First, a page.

What is a database, you ask? All you know is that it lives on the computer somewhere and keeps track of things. Why can't you just keep your paper and files? Or are you already using a computer? "Look, see - I have it all in a spreadsheet!".
The person who told you of your need for a database rolls his/her eyes and groans and says "THAT is not a database!"
So, what is it?
Strictly speaking, ANY collection of data is a database. Your paper and files? That's a database. A bunch of index cards in a box? Database. That spreadsheet of yours. Also a database. Any one of many different software products with the word "database" in their name? Yeah, database. Really, a database is an organized body of related information. Period. The exact mechanics of it are where people get hung up.
Honestly, the person who recommended a database to you most likely meant that you would benefit from a "database management system" (DBMS) such as has been around for many years, specifically designed to manage your information. Even though your stack of paper is technically a database how long does it take you to find a very specific piece of data out of it, say, an invoice from a particular vendor? When the pile is small it is trivial. As the pile grows it becomes non-trivial.
You've moved from a small pile / number of cards / number of spreadsheets. What happens when someone else needs to get at the same information? Any more than a couple of people cannot effectively search through your pile. And when the information must be updated what do you do? Mark up the original? Attach sticky notes? Put the file on a shared drive and hope for the best? And if you want to know some kind of aggregate information like "how much money do I owe all people with outstanding invoices?" you now have a much larger task on your hands. That is where a DBMS really comes into its own.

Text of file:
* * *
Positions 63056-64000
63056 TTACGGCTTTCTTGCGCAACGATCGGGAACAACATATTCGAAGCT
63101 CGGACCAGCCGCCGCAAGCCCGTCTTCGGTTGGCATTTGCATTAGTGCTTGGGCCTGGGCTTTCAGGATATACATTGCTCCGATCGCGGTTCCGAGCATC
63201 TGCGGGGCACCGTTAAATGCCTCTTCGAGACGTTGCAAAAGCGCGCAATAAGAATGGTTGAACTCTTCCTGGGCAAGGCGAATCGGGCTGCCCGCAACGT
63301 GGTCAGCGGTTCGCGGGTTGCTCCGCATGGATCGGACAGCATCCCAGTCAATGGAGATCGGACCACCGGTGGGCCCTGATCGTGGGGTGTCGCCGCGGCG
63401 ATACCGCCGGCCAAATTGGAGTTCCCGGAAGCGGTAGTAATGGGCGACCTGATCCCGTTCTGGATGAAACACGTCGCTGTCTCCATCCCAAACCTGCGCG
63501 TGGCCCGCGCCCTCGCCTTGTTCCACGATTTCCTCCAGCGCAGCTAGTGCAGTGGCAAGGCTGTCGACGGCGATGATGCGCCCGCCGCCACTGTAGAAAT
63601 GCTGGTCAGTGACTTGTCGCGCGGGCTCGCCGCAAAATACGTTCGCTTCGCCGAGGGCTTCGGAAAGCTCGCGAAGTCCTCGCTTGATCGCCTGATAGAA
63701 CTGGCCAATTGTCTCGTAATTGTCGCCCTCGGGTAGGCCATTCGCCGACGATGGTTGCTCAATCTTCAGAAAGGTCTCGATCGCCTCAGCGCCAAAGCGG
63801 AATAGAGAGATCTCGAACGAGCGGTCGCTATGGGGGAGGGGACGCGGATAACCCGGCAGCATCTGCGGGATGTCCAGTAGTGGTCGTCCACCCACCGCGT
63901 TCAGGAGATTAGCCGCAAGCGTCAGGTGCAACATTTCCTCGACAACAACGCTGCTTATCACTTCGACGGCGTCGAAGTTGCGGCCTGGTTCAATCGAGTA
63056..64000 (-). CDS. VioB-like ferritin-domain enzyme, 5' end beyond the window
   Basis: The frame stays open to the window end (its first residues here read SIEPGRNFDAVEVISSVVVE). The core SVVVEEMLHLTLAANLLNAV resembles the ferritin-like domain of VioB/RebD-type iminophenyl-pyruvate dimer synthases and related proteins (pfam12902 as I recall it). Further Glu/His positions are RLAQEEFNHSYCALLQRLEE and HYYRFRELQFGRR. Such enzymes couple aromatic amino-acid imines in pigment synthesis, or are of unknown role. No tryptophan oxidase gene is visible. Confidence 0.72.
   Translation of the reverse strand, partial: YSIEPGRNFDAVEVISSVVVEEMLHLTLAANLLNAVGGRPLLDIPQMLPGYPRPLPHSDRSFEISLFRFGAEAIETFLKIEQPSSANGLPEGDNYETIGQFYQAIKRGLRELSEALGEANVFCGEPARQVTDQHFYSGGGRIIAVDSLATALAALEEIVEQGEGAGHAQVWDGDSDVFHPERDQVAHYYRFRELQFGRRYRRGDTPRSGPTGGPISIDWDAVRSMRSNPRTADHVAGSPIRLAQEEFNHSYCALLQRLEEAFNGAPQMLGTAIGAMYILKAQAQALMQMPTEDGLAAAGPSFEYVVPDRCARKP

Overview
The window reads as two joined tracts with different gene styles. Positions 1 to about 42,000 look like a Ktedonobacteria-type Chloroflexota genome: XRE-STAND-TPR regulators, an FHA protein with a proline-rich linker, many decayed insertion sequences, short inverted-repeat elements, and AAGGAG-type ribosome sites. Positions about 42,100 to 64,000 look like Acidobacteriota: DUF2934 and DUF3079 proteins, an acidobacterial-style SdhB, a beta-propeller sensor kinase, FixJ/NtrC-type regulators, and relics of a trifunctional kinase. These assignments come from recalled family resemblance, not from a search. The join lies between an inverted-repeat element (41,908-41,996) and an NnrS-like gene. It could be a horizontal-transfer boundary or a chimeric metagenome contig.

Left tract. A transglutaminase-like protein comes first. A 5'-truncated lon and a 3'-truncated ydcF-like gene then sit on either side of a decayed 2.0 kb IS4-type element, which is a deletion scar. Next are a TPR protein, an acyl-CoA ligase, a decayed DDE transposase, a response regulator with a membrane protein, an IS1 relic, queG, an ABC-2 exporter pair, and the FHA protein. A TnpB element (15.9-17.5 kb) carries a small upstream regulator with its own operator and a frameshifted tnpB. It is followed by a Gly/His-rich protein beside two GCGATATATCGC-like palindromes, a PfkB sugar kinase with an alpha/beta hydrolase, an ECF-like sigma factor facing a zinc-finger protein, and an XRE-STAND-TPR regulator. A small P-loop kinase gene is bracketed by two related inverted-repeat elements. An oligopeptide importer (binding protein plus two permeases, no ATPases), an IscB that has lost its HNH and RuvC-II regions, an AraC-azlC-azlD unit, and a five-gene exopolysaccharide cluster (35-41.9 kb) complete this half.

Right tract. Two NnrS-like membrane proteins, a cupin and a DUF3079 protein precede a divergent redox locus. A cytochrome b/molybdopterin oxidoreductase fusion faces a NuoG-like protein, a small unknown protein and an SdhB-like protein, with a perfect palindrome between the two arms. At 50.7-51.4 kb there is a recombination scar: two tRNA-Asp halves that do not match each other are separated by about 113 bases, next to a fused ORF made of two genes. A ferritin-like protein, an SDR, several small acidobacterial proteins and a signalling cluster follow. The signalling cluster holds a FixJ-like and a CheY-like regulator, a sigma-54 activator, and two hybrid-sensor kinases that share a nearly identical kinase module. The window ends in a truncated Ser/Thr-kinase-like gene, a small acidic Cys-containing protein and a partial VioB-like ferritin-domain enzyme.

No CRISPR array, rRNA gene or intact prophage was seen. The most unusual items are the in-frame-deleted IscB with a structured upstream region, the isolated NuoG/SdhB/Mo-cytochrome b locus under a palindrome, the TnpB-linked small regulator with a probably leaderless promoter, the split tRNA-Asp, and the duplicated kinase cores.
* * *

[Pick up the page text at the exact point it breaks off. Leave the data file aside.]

A DBMS has been designed, from the beginning, to efficiently store your information, with methods to capture, store, analyze and create outputs based on the information stored within. They are at the core of much of the efficiency that is attributed to computer technology.
For anybody who is doing anything in their lives that requires capturing information, storing it for future use, sifting and analyzing it and creating output such as reports or simply answers to questions about the data the need for a computerized database is clear.
However, just like the question of "do I need a computer" (most often "yes") is followed by "what kind of computer do I need?" there are some questions you have to ask yourself before you start down the path of using a DBMS. As the blog title implies we will cover this in a techgnostic fashion in the next post.
For a sneak peek, the questions will be along the lines of:
- What kind of data am I storing?
- How much data am I storing?
- How many people need to get at it?
- What other requirements do I have?
That will be followed by another post wherein some of the more popular alternatives are considered, as well as some less popular choices. Come to think of it, this might become a series of posts. Stay tuned.